Jessica Bavinton

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Jessica Bavinton is a physiotherapist specialising in chronic fatigue management. She works both for the NHS and privately.[1] She also provides training for the NHS on the use of Graded exercise therapy in a clinical setting.[2]

Jessica Bavinton was a member of the CFS/ME guideline development group which developed the NICE guidelines for treating ME/CFS in the UK.[3] She was also an author of the controversial 2011 PACE trial paper published in The Lancet. She was one of the physiotherapists supervising GET for patients participating in the trial,[4] as well as the primary author of the PACE Trial Graded Exercise Therapy manual.[5]

Her company Vitality 360 Ltd provides back to work and rehabilitation for insurance companies based on the NICE guidelines and PACE trial.[6]

Notable studies[edit | edit source]

PACE trial publications

Letters[edit | edit source]

Directorships and Shareholdings[edit | edit source]

Jessica Bavinton has one total current appointment. She is a director of and the sole shareholder of Vitality 360 Ltd . It was incorporated as a company on 9 November 2011 after the publication of the PACE trial on 5 March 2011.

Vitality 360 Ltd states "We provide effective evidence-based rehabilitation delivered by leading fatigue and pain specialists. We are all experienced in supporting people with CFS/ME, fatigue, fibromyalgia and chronic pain. We can provide physiotherapy, occupational therapy, Cognitive Behavioural Therapy (CBT), Graded Exercise Therapy (GET), specialist dietetics and psychotherapy."

See also[edit | edit source]

Learn more[edit | edit source]

References[edit | edit source]

Myalgic encephalomyelitis (ME) - A disease often marked by neurological symptoms, but fatigue is sometimes a symptom as well. Some diagnostic criteria distinguish it from chronic fatigue syndrome, while other diagnostic criteria consider it to be a synonym for chronic fatigue syndrome. A defining characteristic of ME is post-exertional malaise (PEM), or post-exertional neuroimmune exhaustion (PENE), which is a notable exacerbation of symptoms brought on by small exertions. PEM can last for days or weeks. Symptoms can include cognitive impairments, muscle pain (myalgia), trouble remaining upright (orthostatic intolerance), sleep abnormalities, and gastro-intestinal impairments, among others. An estimated 25% of those suffering from ME are housebound or bedbound. The World Health Organization (WHO) classifies ME as a neurological disease.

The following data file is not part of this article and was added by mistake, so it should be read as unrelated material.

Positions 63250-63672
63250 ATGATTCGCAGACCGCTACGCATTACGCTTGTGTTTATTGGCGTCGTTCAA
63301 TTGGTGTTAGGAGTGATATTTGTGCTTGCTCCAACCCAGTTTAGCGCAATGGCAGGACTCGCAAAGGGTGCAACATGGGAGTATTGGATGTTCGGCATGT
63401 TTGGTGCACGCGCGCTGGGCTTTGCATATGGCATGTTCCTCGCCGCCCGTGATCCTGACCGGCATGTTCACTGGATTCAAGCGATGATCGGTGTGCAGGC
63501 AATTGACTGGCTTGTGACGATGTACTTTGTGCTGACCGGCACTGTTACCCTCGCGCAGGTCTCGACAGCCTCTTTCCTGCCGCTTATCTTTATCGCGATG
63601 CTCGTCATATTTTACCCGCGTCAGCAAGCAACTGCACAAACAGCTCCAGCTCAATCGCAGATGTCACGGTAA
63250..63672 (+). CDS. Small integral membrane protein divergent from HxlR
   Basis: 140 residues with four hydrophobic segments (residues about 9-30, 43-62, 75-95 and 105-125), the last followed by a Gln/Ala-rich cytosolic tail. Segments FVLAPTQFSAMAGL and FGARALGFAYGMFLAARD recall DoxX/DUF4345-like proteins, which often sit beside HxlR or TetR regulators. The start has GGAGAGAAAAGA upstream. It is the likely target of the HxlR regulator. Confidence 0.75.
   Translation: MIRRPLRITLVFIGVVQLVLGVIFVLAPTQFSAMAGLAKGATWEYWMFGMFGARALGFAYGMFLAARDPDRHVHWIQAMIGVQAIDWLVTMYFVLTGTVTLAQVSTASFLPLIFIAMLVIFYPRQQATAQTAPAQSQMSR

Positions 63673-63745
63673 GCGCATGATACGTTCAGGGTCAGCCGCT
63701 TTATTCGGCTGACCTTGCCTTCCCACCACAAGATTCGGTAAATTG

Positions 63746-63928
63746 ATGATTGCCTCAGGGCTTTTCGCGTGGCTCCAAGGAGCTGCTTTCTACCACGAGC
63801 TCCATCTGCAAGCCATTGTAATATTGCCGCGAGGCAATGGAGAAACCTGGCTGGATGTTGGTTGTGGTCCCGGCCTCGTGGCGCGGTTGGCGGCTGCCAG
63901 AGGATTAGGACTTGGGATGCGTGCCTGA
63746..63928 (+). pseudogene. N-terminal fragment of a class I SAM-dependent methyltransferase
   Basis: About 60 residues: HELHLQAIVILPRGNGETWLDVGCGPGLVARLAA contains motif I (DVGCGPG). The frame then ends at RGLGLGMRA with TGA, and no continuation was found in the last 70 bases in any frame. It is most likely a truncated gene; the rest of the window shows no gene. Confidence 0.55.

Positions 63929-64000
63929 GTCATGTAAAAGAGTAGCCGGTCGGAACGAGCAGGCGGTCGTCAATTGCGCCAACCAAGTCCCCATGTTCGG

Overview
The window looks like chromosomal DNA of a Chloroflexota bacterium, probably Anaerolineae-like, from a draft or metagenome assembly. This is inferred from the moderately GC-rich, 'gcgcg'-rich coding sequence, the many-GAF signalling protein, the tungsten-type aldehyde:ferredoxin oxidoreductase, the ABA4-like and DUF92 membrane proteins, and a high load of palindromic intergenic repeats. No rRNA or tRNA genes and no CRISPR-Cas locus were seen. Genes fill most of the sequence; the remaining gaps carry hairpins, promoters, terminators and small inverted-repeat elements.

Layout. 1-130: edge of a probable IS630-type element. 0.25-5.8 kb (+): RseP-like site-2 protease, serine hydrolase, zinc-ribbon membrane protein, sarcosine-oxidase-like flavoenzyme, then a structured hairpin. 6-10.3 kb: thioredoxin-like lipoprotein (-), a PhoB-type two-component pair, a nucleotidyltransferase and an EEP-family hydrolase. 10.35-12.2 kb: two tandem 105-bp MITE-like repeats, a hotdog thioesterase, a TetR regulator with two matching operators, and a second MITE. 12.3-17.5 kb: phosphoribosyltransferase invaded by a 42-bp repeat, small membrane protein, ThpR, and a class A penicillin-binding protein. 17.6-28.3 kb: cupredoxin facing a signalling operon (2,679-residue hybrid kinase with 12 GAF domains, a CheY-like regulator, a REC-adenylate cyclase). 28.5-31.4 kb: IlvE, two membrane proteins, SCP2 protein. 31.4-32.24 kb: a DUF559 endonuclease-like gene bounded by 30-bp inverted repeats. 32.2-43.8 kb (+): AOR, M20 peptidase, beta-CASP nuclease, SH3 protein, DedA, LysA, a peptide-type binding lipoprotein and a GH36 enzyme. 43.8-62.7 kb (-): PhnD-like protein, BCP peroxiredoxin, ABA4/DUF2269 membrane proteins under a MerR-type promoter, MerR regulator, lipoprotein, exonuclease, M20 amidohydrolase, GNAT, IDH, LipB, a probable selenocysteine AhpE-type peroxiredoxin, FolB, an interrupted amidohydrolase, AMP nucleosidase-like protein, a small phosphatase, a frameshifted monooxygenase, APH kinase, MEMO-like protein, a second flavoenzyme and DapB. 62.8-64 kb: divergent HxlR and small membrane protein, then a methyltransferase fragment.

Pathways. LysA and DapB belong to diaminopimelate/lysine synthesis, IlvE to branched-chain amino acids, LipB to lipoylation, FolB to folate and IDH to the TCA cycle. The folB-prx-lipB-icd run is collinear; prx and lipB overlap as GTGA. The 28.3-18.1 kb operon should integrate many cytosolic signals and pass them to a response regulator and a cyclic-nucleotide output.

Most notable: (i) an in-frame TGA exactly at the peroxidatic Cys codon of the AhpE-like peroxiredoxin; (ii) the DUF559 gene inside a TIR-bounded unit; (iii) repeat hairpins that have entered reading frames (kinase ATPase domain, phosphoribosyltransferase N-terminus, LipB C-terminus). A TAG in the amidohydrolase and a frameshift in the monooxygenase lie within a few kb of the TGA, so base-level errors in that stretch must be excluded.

Graded exercise therapy (GET) - A gradual increase in exercise or activity, according to a pre-defined plan. Focuses on overcoming the patient's alleged unhelpful illness beliefs that exertion can exacerbate symptoms, rather than on reversing physical deconditioning. Considered controversial, and possibly harmful, in the treatment or management of ME. One of the treatment arms of the controversial PACE trial.

NICE guidelines - Clinical guidelines used in the UK.

Cognitive behavioral therapy (CBT) - A type of psychotherapy geared toward modifying alleged unhealthy thinking, behaviors or illness beliefs. One of the treatment arms used in the controversial PACE trial.

Cognitive behavioral therapy (CBT) - A type of psychotherapy geared toward modifying alleged unhealthy thinking, behaviors or illness beliefs. One of the treatment arms used in the controversial PACE trial.

Graded exercise therapy (GET) - A gradual increase in exercise or activity, according to a pre-defined plan. Focuses on overcoming the patient's alleged unhelpful illness beliefs that exertion can exacerbate symptoms, rather than on reversing physical deconditioning. Considered controversial, and possibly harmful, in the treatment or management of ME. One of the treatment arms of the controversial PACE trial.

The information provided at this site is not intended to diagnose or treat any illness.
From MEpedia, a crowd-sourced encyclopedia of ME and CFS science and history.